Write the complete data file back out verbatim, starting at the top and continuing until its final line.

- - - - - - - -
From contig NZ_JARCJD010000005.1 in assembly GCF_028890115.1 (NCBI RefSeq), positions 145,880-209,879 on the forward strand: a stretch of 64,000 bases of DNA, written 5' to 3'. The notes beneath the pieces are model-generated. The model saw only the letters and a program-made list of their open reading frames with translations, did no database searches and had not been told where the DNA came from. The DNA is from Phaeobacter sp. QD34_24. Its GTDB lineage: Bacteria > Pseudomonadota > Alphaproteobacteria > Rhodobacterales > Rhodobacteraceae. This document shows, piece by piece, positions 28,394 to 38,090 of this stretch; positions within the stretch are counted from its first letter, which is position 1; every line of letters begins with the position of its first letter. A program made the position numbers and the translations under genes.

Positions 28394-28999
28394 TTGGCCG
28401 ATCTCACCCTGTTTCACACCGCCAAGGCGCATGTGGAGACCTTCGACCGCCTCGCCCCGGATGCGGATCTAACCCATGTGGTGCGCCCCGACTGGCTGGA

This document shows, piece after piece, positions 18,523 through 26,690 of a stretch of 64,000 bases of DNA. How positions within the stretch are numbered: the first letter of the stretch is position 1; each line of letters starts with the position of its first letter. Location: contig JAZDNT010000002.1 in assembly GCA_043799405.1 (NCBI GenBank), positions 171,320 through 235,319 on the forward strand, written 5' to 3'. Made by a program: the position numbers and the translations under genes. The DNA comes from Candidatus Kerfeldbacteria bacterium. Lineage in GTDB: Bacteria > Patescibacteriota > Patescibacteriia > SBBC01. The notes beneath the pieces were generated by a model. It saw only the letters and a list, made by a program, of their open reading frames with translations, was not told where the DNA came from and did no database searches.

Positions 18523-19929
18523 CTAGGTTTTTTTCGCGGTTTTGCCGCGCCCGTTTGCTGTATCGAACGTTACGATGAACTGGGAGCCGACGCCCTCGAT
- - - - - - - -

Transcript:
From contig NZ_JARCJD010000005.1 in assembly GCF_028890115.1 (NCBI RefSeq), positions 145,880-209,879 on the forward strand: a stretch of 64,000 bases of DNA, written 5' to 3'. The notes beneath the pieces are model-generated. The model saw only the letters and a program-made list of their open reading frames with translations, did no database searches and had not been told where the DNA came from. The DNA is from Phaeobacter sp. QD34_24. Its GTDB lineage: Bacteria > Pseudomonadota > Alphaproteobacteria > Rhodobacterales > Rhodobacteraceae. This document shows, piece by piece, positions 28,394 to 38,090 of this stretch; positions within the stretch are counted from its first letter, which is position 1; every line of letters begins with the position of its first letter. A program made the position numbers and the translations under genes.

Positions 28394-28999
28394 TTGGCCG
28401 ATCTCACCCTGTTTCACACCGCCAAGGCGCATGTGGAGACCTTCGACCGCCTCGCCCCGGATGCGGATCTAACCCATGTGGTGCGCCCCGACTGGCTGGA

This document shows, piece after piece, positions 18,523 through 26,690 of a stretch of 64,000 bases of DNA. How positions within the stretch are numbered: the first letter of the stretch is position 1; each line of letters starts with the position of its first letter. Location: contig JAZDNT010000002.1 in assembly GCA_043799405.1 (NCBI GenBank), positions 171,320 through 235,319 on the forward strand, written 5' to 3'. Made by a program: the position numbers and the translations under genes. The DNA comes from Candidatus Kerfeldbacteria bacterium. Lineage in GTDB: Bacteria > Patescibacteriota > Patescibacteriia > SBBC01. The notes beneath the pieces were generated by a model. It saw only the letters and a list, made by a program, of their open reading frames with translations, was not told where the DNA came from and did no database searches.

Positions 18523-19929
18523 CTAGGTTTTTTTCGCGGTTTTGCCGCGCCCGTTTGCTGTATCGAACGTTACGATGAACTGGGAGCCGACGCCCTCGAT